I wrote a post a while back about creating a responsive design workflow and not that I feel it is 100% wrong now, but I've learned a lot since then and I'm doing things a little differently now than I was then. So here are some tips if you are new to responsive design or just might want to approach your projects differently.
Tag: Responsive Design
At some point you either realize you probably need to start building websites for all devices, or you have some old websites that need to be converted to work on mobile devices. Either way, it isn't as hard as you think. I'll go over the basics of converting your static layout to be responsive and try to show where the problems may occur.
Responsive Design As Standard With over 50% of internet users now searching the web on their mobile phone, the time has come to make responsive design a standard practice when creating a website. If your company is commissioning a website, the following information will give you an introduction to responsive design and what to request from your chosen agency.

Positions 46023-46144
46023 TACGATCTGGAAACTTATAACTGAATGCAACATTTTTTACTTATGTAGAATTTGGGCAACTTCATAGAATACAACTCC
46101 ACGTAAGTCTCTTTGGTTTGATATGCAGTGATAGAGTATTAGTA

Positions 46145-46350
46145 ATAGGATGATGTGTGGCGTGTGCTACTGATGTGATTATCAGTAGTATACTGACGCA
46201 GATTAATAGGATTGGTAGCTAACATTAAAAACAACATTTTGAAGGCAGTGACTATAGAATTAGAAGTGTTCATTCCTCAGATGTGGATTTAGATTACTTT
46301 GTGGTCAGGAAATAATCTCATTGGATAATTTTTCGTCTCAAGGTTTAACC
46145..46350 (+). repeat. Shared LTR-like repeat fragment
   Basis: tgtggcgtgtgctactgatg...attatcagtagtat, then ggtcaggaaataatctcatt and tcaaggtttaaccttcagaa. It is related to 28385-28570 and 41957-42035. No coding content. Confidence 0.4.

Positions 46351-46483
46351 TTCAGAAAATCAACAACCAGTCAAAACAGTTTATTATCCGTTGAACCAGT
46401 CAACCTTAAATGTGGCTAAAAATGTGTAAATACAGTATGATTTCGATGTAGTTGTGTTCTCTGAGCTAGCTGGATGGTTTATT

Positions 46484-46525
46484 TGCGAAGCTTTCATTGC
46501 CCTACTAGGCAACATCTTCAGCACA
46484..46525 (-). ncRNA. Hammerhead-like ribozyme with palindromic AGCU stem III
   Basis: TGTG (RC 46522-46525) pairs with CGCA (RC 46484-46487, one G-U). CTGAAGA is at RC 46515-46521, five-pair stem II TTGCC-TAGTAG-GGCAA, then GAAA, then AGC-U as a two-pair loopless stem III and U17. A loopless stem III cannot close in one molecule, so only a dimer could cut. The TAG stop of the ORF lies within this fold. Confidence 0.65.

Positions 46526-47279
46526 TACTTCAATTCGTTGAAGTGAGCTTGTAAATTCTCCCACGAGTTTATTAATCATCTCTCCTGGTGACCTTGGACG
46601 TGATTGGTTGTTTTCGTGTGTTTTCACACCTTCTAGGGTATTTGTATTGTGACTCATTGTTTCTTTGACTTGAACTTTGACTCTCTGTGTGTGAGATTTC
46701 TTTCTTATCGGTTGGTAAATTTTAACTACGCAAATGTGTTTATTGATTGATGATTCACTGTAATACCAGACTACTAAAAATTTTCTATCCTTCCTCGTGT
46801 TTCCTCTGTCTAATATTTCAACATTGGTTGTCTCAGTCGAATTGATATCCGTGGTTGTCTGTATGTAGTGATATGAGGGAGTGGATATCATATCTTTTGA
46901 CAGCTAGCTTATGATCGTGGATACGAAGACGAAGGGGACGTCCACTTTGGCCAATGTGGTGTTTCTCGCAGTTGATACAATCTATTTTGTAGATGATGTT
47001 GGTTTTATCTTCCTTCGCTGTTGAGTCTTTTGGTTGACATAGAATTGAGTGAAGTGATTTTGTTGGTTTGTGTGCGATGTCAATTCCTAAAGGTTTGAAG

Responsive design is cool and all. The shift from desktop to multiple screen sizes, both small and large, will continue but the problem of the increased development time associated with creating responsive designs can hurt. Especially, when you end up with a totally custom design that needs to work in 3-4 viewports.
Designing responsive website can take a little while to get used to because some of the layout techniques and the ways we’ve created mockups over the years are no longer practical. If you are accustomed to using Photoshop or Fireworks to build layouts you may quickly realize that responsive designs can take three or more times the work to create mockups in this fashion. Especially, for those designers who don’t code, responsive design will be difficult to adjust to.